The hotel industry was “immediately impacted” by the virus, Deputy City Manager Shanna Sims-Bradish said during a July 14 City Council briefing. Full-service hotels reported occupancy rates of 2.7% in April and 5.8% in May, she said.
“We started acting pretty much on March 13 trying to find ways that we could save some money in this fund,” she said. “It was a challenging environment, but we were able to make some quick decisions that put us in a better position.”
One of the immediate ways the city made up for lost revenue was by dipping into a $1 million reserve that had been set aside to repair the roof at the Eisemann Center for Performing Arts and Corporate Presentations.
“What really helped us survive is we were going into this year with a healthy fund balance,” Sims-Bradish said. "We had about $1 million in cash that we were able to put toward what we needed done this year.”
Full-service properties make up about 29% of the city’s hotel stock but bring in more than 55% of occupancy tax revenue, Sims-Bradish said. This is because they are larger and can accommodate business travel, which makes up the bulk of hotel stays in Richardson.
There were 360 events canceled between March 1 and June 30, which resulted in more than 50,000 lost bookings. Hotel occupancy tax revenue in fiscal year 2019-20 is projected to land at $2.3 million, which is $1.8 million, or 44%, below budget, Sims-Bradish said.
Some hotels have closed and many have laid off or furloughed employees, Sims-Bradish said. As of June 30, there were 223 hotel employees in Richardson.
“Some of our hotels are very minimally staffed at this point,” she said.
The performing arts industry has also been hit hard by the virus. Revenue from the city-run Eisemann Center, which feeds the city’s hotel-motel tax fund, is expected to come in $1.2 million under budget.
To soften the blow, the city has reduced expenses by $1.3 million to bring the fund’s bottom line to $5.1 million.
The city will have to make short- and long-term adjustments to restore the hotel-motel fund to pre-COVID-19 levels, Sims-Bradish said.
“There are a lot of unknowns,” she said. “We aren’t sure how the hotels are going to recover in Richardson specifically, but we feel we have a good plan on that.”
The governor’s latest order restricts performance venue occupancy to 50%, which will affect the number of tickets sold for Eisemann Center events.
“What you used to think of [as] a 1,600-seat Hill Performance Hall is now in the 300-400 seat venue under some of these requirements,” she said.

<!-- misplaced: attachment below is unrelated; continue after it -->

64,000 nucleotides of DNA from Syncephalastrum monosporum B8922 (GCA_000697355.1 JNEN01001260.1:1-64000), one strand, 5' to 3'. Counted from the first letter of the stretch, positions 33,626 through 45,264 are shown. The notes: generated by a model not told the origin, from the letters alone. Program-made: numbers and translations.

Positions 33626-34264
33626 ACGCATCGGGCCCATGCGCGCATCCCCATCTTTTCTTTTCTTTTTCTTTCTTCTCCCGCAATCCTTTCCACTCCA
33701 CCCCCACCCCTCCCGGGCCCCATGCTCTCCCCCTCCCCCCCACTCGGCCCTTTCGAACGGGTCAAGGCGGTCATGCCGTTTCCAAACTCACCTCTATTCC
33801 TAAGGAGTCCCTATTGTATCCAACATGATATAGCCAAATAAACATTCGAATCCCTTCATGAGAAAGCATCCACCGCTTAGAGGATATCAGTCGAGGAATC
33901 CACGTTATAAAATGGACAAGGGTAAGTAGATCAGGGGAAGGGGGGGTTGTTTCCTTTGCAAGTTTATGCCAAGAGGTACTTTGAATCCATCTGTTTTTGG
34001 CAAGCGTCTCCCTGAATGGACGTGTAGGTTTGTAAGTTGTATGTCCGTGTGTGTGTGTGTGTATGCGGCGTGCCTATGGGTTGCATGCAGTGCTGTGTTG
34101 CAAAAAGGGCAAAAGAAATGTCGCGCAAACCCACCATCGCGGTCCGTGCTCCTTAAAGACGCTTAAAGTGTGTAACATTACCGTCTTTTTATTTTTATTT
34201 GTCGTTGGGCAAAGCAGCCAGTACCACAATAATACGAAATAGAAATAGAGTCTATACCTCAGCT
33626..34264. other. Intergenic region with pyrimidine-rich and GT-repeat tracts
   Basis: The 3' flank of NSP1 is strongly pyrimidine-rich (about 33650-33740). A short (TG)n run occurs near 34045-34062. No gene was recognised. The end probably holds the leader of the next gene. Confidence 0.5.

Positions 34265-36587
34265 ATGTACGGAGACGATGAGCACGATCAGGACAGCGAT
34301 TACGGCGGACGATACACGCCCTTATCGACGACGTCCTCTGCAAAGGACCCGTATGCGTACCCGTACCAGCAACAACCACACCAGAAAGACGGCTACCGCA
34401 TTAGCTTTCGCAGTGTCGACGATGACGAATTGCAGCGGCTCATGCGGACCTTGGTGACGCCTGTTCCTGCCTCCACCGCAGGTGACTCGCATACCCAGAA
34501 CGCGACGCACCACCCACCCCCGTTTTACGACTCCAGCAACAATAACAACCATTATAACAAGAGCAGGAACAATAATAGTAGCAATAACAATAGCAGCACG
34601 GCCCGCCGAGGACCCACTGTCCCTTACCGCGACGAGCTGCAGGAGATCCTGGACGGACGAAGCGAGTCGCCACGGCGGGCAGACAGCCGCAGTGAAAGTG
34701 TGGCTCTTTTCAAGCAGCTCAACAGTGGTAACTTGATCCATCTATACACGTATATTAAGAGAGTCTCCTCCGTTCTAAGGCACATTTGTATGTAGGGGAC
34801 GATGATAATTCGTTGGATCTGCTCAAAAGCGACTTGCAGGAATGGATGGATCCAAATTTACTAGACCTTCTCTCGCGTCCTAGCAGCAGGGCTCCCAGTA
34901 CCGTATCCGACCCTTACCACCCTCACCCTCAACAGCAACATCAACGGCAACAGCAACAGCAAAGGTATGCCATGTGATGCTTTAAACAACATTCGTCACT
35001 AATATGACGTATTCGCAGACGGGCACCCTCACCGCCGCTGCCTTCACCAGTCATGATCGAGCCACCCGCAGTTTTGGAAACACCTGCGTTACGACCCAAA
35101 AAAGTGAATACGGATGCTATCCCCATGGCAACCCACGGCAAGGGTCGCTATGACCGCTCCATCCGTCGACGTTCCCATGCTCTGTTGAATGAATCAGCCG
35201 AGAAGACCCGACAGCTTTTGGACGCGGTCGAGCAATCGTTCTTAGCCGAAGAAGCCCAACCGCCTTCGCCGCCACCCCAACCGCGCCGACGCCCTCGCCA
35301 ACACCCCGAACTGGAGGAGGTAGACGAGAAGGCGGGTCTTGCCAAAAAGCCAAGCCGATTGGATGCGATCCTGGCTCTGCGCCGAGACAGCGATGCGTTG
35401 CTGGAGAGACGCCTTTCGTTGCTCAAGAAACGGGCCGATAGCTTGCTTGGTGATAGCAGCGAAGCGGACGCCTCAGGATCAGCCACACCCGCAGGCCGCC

The first event held under these guidelines is scheduled for Aug. 1. Eisemann Center staff have met with clients to ensure the safety of performers, staff and guests, Sims-Bradish said.
The city is conservatively revenue in light of these restrictions, she said. Preliminary estimates project that Eisemann Center revenue will come in at $153,524 in fiscal year 2020-21, which is about $2 million less than the city was banking on before the pandemic.
“We honestly see that there probably not going to be a lot of activity until we have a safe environment for performing arts to happen,” she said.
Overall, revenue in the hotel-motel tax fund is projected to land at $1.7 million in FY 2020-21, which is $4.8 million below budget. Expenses have been reduced by $3.5 million to offset the loss.
One of the ways the city will offset the loss in Eisemann Center revenue is by suspending next year’s Eisemann Center Presents season. Only a handful of events that have a strong following will be held, Sims-Bradish said.
“It did not seem to make sense to release a new season under this situation,” she said.
The city will also reduce grant funding for arts groups, Sims-Bradish said. Arts funding is capped by the state at 15% of a municipality’s hotel-occupancy tax. The loss of revenue from hotels hamstrings the city’s ability to contribute to arts organizations, she said.
Nearly $400,000 were doled out to 25 regional arts groups in FY 2019-20, according to previous reporting by Community Impact Newspaper.
“The Cultural Arts Commission is now only accepting applications from their current groups; they are not considering new groups for next year,” Sims-Bradish said.
City officials hope that the budget projections are wrong and that they can incrementally restore funding to its local hotels and the Eisemann Center, Sims-Bradish said. Staff will continue to monitor hotel-motel tax fund revenue and expenditures and to make adjustments as needed.
“We look at hotel fund revenue weekly, daily, to see how things are moving forward and what adjustments we need to do, and we will keep doing that,” she said.